Struggling supermarket chain Woolworths has had a significant legal win after the Federal Court today dismissed a case brought by the Australian Competition and Consumer Commission (ACCC) over payments the grocer forced suppliers to make to cover profit shortfalls.
The ACCC alleged Woolworths had engaged in unconscionable conduct over its “Mind the Gap” scheme, which extracted $18 million from suppliers just before Christmas in 2014 to offset a $53 million shortfall half-yearly profit.
The plan, hatched in December 2014, saw Woolworths buyers contact more than 800 “tier-two” suppliers and asked them to urgently pay between $4,291 to $1.4 million to “support” Woolworths. They had just days to make the payments or were considered “unsupportive”. The payments were not part of any contract.
But Federal Court judge David Yates ruled the program did not breech Australian Consumer Law.
ACCC chairman Rod Sims said his organisation took legal action because it believed the Woolworths program “went well beyond hard commercial bargaining and is not consistent with business and community values”.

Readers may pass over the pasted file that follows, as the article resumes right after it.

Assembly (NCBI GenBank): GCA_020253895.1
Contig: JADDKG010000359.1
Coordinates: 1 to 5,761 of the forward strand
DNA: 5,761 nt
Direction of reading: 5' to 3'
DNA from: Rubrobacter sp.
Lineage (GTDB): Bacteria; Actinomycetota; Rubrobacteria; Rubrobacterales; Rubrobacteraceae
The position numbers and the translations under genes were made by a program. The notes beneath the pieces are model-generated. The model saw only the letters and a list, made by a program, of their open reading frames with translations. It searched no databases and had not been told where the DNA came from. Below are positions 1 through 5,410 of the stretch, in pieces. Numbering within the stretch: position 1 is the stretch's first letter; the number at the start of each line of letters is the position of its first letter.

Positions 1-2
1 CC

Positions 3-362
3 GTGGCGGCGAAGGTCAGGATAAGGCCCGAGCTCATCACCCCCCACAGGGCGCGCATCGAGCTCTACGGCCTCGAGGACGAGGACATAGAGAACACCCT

“If you’re a supplier subject to arbitrary demands, it’s very hard to make future investment decisions in the face of financial uncertainty,” he said.
Sims said the ACCC will consider the judgment.
The verdict is almost the opposite of a similar case involving Coles last year, which saw it reimburse around 200 suppliers $12 million as well as paying a $10 million fine.
In that instance, Justice Gordon found Coles has misused its bargaining power and the misconduct was “serious, deliberate and repeated”.
But the ACCC did not call the affected suppliers in the Woolworths case, instead presenting email exchanges as evidence – a move the supermarket’s defence team said weakened its case.
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